Deadly heatwaves: How high temperatures affect the body

Extreme heat kills thousands of people each year, but what is it that makes hot weather so deadly?

  • 17 June 2022
  • 5 min read
  • by Linda Geddes
Photo by Ketut Subiyanto from Pexels
Photo by Ketut Subiyanto from Pexels


From Nice to New Delhi, record-breaking heatwaves have struck multiple countries in recent months, with further high temperatures predicted in the coming days. Such extreme temperature events are predicted to occur more frequently as a result of climate change and can be extremely deadly. In 2010, for instance, a 44-day heatwave in the Russian Federation resulted in 56,000 excess deaths.

Heat can kill in several different ways. The first is dehydration. If you don’t drink enough water to replace that lost through sweating and urination, the blood starts to thicken, making it more prone to clotting, which increases the risk of heart attack and stroke.

Exposure to high temperatures has wide-ranging effects on the body, often amplifying existing health problems, making older people and those with chronic conditions at particularly high risk – especially those in poor and marginalised communities who lack air conditioning and may have labour-intensive jobs that require them to work outside.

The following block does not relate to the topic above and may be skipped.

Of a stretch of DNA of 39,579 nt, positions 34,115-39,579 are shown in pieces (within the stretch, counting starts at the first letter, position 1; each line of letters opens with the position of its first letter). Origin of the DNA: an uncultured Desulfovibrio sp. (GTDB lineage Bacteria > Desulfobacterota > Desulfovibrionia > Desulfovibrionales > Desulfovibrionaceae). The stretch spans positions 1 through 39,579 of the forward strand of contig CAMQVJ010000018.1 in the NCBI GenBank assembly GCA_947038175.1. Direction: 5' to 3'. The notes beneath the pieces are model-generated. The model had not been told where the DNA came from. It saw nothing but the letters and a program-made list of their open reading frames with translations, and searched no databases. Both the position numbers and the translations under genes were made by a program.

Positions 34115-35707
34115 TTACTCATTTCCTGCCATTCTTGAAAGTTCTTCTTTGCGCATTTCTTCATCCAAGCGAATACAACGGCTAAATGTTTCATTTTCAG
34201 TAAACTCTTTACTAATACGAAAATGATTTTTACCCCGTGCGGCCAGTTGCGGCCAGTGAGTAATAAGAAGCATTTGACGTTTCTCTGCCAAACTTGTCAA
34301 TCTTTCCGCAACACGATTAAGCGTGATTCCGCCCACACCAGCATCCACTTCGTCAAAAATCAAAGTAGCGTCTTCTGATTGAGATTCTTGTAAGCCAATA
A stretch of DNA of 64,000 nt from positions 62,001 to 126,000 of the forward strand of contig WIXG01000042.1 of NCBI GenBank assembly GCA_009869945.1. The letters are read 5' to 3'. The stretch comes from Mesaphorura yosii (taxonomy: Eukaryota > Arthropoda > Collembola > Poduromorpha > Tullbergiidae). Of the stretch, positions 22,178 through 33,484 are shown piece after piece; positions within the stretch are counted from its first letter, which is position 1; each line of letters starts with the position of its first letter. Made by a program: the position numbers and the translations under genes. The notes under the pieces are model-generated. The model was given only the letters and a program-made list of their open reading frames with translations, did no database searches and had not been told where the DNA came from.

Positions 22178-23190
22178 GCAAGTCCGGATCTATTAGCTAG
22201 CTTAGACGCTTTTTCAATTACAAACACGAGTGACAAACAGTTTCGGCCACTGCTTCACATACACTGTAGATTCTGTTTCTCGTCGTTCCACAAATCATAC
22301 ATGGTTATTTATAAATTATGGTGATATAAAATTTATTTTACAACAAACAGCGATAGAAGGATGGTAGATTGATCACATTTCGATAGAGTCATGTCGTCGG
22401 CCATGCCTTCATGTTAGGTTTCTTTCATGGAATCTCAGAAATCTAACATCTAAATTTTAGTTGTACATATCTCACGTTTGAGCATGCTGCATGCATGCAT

Babies and young children are also highly vulnerable, both because they sweat less than adults, which makes it harder for them to cool down, and their large surface area to volume ratio means their core heats up more quickly. Children also tend to run around outside more than adults and may lack the judgment to limit their exertion and drink more fluids during spells of hot weather. Athletes too, can be at risk if they over-exert themselves in hot weather and fail to stay hydrated.

Heat loss mechanisms

The body has several mechanisms to cool itself down in response to high temperatures. As the skin heats up, blood temperature also rises. This change is detected by an area of the brain called the hypothalamus, which also receives messages from temperature receptors in the skin. It responds by instructing tiny blood vessels in the skin to dilate (get wider), bringing more blood to the body’s surface and allowing heat to radiate out. It also triggers sweating, which causes some of that excess body heat to dissipate when the sweat evaporates, cooling people down.

If it is hot and dry, sweat evaporates easily, but the more humid it is, the harder this becomes. People sometimes refer to the “wet bulb temperature” – a measure of not just how hot the air is, but how well water evaporates from a wet surface such as our skin.

Imagine wrapping the bulb of a thermometer in a wet cloth; it would cool down as the water evaporated, making the bulb cooler than the surrounding air. The wet bulb temperature is the point at which this cooling no longer happens, because the air is already saturated with too much water.

Deadly limits